Monday, December 04, 2006


All right. I can no longer proscrastinate the reviewing of
After all, it has just recently won the National Book Award for "young people's literature". It is a compulsively readable book with a wholly original setting and premise, which I will preface by saying what I am about to say is a spoiler; it was an exquisite pleasure going into this book knowing nothing about it, and to have the situation reveal itself page by page, like a flower opening, and allowed me to revel in the extraordinary talent of the author whose impeccable pacing created the illusion that the plot was playing itself out in some alternate universe every time the binding was broken. So if you would rather just read it, please drop down to the next paragraph. But for those who prefer a synopsis: an African American boy has his identity as a slave revealed to him after years of being part of an elaborate experiment to see whether or not children with African roots have the same capacity to learn as Caucasian children. Once realizing his role in the community, it alters his ability to play that role, and when Octavian's mother is brutally sacrificed in the name of the experiment, his humanity forces him to flee though it jeopardizes the experiment, his own life, and the lives and perceptions of many others. Through Octavian's experiences, choices and actions, the reader explores the very nature of freedom and race. Set against the backdrop of the American Revolution, this narrative is newly potent in our modern time, when "freedom" is bandied about like some pop-psych buzzword. Based on real experiments and speculations carried on by the likes of the American Philosophical Society, the book bravely takes on the paradoxes of conflicts of interest, education, scientific inquiry, and the role of the almighty dollar, and the way our esoteric and philosophic notions manifest in real life, and more painfully, in the real lives of others. Reminiscent of Margarita Engle's THE POET SLAVE OF CUBA (Holt), this book pulls no punches. A major piece of literature, it is bound to be considered for many more prominent awards.

And now, for my hesitation in reviewing it here. A passage from page four:

"The men who raised me were lords of matter, and in the dim chambers I watched as they traced the spinning of bodies celestial in vast, iron courses, and bid sparks to dance upon their hands; they read the bodies of fish as if each dying trout or shad was a fresh Biblical Testment, the wet and twitching volume of a new-bord Pentateuch. They burned holes in the air, wrote poems of love, sucked the venom from sores, painted landscapes of gloom, and made metal sing; they dissected fire like newts."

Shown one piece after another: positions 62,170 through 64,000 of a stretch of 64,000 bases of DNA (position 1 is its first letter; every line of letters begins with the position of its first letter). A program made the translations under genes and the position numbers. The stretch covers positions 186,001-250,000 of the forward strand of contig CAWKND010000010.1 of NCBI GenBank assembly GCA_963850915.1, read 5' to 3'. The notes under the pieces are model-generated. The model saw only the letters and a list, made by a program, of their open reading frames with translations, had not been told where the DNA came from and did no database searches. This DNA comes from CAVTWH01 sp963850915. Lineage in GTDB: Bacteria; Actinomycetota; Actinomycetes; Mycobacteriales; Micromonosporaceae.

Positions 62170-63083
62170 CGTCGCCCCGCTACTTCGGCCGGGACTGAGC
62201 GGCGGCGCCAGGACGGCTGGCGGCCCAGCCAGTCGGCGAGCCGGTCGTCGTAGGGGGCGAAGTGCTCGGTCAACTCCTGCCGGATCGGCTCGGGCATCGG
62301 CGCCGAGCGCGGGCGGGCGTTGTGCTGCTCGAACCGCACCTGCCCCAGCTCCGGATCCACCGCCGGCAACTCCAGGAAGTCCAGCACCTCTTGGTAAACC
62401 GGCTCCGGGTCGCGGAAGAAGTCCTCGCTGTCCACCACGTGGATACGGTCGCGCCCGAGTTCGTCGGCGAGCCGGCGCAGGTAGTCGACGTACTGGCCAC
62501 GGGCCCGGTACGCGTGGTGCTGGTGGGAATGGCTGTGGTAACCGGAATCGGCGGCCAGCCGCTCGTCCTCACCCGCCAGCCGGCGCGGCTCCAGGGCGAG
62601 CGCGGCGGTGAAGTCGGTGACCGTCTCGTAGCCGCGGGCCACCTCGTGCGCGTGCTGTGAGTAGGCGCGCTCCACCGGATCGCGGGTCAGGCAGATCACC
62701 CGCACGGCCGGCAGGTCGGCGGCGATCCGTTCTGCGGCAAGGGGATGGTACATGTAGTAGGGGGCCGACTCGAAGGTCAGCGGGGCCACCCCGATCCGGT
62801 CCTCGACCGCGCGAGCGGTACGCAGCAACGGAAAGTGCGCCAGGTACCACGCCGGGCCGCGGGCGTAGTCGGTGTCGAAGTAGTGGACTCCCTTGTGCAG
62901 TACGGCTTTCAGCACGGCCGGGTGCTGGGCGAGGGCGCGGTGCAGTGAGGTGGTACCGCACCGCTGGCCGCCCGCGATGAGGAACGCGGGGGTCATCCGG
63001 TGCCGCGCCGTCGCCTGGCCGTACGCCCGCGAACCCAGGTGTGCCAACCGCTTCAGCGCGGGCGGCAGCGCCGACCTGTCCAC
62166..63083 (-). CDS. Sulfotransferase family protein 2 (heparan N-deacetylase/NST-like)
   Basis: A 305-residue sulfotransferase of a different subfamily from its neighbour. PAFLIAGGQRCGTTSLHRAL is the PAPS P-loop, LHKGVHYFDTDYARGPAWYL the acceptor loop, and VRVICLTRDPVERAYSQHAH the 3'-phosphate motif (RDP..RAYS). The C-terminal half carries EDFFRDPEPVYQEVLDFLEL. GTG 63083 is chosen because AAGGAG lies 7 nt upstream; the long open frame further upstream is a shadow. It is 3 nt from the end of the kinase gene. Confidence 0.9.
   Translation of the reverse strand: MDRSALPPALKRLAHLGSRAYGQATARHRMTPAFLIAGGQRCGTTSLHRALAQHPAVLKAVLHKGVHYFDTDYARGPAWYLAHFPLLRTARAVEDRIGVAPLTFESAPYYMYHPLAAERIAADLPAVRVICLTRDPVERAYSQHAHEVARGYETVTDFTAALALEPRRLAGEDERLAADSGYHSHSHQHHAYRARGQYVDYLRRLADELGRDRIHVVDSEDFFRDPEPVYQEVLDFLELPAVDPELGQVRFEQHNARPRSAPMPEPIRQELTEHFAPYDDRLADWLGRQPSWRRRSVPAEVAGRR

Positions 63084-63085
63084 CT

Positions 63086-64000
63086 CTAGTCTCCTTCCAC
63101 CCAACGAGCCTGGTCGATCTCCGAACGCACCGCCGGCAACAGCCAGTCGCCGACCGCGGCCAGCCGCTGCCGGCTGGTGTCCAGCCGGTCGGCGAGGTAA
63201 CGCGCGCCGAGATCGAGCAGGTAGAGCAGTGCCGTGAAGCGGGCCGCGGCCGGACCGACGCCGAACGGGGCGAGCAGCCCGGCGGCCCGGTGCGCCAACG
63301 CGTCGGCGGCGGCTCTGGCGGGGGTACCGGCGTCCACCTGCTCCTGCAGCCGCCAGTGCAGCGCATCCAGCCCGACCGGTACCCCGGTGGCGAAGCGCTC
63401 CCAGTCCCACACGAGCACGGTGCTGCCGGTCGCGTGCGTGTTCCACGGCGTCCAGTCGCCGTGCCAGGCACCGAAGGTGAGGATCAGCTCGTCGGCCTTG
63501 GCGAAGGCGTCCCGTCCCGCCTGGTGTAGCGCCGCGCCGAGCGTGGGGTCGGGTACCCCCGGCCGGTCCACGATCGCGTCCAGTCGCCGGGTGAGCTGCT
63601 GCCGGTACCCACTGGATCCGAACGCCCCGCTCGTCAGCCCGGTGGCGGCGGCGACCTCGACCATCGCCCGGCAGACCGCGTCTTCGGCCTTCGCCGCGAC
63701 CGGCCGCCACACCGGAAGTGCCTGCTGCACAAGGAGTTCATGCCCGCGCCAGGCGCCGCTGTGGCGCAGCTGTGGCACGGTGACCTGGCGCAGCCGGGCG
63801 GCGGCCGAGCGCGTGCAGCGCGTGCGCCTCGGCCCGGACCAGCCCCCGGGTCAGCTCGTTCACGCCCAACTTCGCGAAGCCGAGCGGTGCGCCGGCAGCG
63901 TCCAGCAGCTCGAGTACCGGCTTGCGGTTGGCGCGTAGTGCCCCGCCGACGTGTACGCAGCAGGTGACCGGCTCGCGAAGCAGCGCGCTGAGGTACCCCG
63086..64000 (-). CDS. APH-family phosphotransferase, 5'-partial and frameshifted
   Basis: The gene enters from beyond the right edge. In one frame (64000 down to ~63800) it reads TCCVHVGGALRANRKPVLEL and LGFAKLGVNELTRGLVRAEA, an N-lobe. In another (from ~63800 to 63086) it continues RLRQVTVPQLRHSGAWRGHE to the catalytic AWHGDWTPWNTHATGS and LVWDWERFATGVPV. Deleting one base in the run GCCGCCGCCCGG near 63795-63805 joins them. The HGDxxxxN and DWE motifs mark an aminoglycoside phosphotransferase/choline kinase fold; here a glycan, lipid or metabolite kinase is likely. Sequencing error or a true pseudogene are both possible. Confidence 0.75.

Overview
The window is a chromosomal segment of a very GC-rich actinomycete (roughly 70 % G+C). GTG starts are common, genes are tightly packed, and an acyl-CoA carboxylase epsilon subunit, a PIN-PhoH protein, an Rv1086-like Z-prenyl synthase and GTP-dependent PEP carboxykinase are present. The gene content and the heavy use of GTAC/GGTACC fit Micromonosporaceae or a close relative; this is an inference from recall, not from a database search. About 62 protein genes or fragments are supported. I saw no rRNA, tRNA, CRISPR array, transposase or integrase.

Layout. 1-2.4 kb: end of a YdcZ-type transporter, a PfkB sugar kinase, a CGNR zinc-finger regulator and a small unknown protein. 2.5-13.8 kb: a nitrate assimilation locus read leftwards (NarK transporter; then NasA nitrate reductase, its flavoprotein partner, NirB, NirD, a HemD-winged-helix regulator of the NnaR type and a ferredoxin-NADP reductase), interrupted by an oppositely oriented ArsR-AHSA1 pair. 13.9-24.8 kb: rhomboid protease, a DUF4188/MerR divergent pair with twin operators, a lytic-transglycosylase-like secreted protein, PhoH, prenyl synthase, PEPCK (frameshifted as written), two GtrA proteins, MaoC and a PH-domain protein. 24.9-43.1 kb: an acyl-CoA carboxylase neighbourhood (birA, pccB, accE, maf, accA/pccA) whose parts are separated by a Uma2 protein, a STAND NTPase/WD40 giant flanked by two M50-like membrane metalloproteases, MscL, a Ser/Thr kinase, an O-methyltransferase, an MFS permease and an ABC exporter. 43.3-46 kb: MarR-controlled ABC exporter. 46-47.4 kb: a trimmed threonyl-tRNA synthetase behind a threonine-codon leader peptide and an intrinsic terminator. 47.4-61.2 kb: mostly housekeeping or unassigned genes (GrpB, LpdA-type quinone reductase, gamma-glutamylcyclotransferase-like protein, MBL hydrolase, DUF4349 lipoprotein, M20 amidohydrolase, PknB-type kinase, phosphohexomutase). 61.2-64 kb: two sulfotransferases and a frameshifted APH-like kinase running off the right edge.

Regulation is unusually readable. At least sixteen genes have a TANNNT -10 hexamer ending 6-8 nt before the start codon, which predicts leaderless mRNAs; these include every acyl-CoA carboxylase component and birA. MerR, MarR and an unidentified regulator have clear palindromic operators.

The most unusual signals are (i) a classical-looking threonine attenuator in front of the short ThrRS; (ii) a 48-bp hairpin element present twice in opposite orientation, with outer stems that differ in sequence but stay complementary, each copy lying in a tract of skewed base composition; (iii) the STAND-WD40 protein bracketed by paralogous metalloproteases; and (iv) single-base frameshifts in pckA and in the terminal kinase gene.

Beautiful writing. Nathaniel Hawthorne would be mighty proud. And now, representative of "young people's literature." The thing is, the young people I work with apply the very un-scientific "five finger test" to most texts wider than two thumbs, meaning they open a book up to a random page and try to decode in order to determine whether the book is a pleasure read (zero to one finger up for every unfamiliar word), whether they will need support (a dictionary or an adult from two to three fingers) or whether they need to hang on a few more years to fully get the author's meaning and intent, and honestly, most middle school kids I work with would need to grow a sixth finger for this baby. This does not in any way negate the value and sheer beauty of Anderson's literary feat, but it did confound me midway through, apart from the fact that Octavian himself is a teenager, why is this considered part of the genre of children's literature at all? Would Octavian have gotten lost in the myriad of adult fiction titles, had it been marketed that way? But, is it fair that the measure of a good book for children should be that it is fit for grown-ups? I read OCTAVIAN largely by accident; I do not generally review young adult literature, but this one snuck past the gates armed with the key, that is, a ton of "buzz" that this was a great contribution to children's literature, and I know it is great and I know it is literature, and I know it will land on a lot of shelves that can be reached by kids and, therefore, in a lot of hands of children, middle grade children, especially in a climate in which many five year olds are being read Harry Potter and a great deal of pride is being taken in the achievement of reading books that are intended for older audiences. So I have to ask. Why is this a book for children? Or do we simply need to differentiate between "young people" and "children"?